The United States Court of Appeals for the Seventh Circuit recently affirmed a district court’s summary judgment dismissal on behalf of our client, USF Holland.  The disability discrimination case involved a truck driver who sought to switch from a city driver to a line-haul driver position based on his claim that he could not perform the dock work duties of the city driver position. A copy of the Court’s opinion is attached.

There are good nuggets in this case for employers defending claims of disability discrimination, especially trucking industry or similar physically-demanding positions.  Plus, even though the Court applied the facts to pre-ADAAA amendments, the majority of the opinion would stand even in an ADAAA case.  In fact, as the Court notes, the ADAAA now makes it eminently clear that an individual that is not actually disabled, but only regarded as disabled, is not entitled to accommodations from his employer and cannot pursue claims related to accommodations. 

 Significant points from this decision:

  • Having work restrictions alone does not render an individual disabled under the ADA. 
  • An employer does not “regard” an individual as disabled simply because it views the employee as limited in his ability to perform his own job at the Company.  The Court held:  “Powers has not presented any evidence that Holland viewed him as limited in his ability to work for an employer other than Holland. . . .”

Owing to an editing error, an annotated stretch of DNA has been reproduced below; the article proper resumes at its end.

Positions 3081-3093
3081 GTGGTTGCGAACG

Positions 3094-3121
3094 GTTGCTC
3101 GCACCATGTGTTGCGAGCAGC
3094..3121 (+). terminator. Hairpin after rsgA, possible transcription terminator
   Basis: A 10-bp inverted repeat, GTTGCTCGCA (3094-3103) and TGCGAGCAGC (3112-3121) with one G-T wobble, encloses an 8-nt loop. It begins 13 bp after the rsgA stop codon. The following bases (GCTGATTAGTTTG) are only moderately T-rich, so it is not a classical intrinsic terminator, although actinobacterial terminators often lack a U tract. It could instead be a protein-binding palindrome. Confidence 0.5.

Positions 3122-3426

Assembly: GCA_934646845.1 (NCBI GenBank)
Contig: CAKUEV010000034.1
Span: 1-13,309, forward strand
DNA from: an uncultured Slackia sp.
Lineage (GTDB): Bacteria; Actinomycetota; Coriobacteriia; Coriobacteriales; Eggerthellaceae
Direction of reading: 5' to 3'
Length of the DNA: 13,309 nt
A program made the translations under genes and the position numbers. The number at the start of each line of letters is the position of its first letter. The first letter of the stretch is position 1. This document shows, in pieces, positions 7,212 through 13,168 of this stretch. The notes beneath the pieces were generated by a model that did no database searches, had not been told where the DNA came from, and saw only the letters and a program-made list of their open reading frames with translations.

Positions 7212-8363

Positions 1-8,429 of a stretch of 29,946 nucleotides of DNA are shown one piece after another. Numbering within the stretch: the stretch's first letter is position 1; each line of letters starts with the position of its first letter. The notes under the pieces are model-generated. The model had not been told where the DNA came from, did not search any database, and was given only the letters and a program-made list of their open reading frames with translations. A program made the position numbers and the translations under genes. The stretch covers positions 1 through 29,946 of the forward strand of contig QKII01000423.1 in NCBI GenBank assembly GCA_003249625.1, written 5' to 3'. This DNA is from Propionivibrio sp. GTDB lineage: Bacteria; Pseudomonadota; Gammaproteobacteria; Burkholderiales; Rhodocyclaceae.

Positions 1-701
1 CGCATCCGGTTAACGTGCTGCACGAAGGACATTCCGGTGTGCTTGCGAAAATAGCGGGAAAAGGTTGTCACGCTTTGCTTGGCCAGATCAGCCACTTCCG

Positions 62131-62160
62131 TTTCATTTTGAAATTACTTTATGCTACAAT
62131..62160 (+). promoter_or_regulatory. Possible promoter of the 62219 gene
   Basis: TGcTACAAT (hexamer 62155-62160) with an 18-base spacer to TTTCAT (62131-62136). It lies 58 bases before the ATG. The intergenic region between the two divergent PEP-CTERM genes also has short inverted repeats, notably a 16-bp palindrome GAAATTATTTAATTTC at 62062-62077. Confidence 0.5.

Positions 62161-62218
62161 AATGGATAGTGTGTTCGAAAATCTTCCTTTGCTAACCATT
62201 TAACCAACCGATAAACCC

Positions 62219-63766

• The existence of a 100% healed policy does not serve as evidence that the employer regarded the claimant as disabled.

 My colleague, Jennifer Whitney, had the opportunity to argue this case in front of the United States Court of Appeals for the Seventh Circuit and the esteemed bench of the honorable Richard D. Cudahy, Richard A. Posner and Daniel A. Manion.  The bench was active, peppering both lawyers with detailed questions.  The Court issued its opinion nine months after the oral argument.  Judson Stelter also contributed to the appellate brief, and Lisa Jones assisted on the motion for summary judgment.

For me, the case also serves as a reminder of the significant time expended in the judicial process.  This case did not languish on the docket, and both the District Court and Court of Appeals moved the case promptly, in my experience.  Even so, this has case spent about four years and six months in litigation.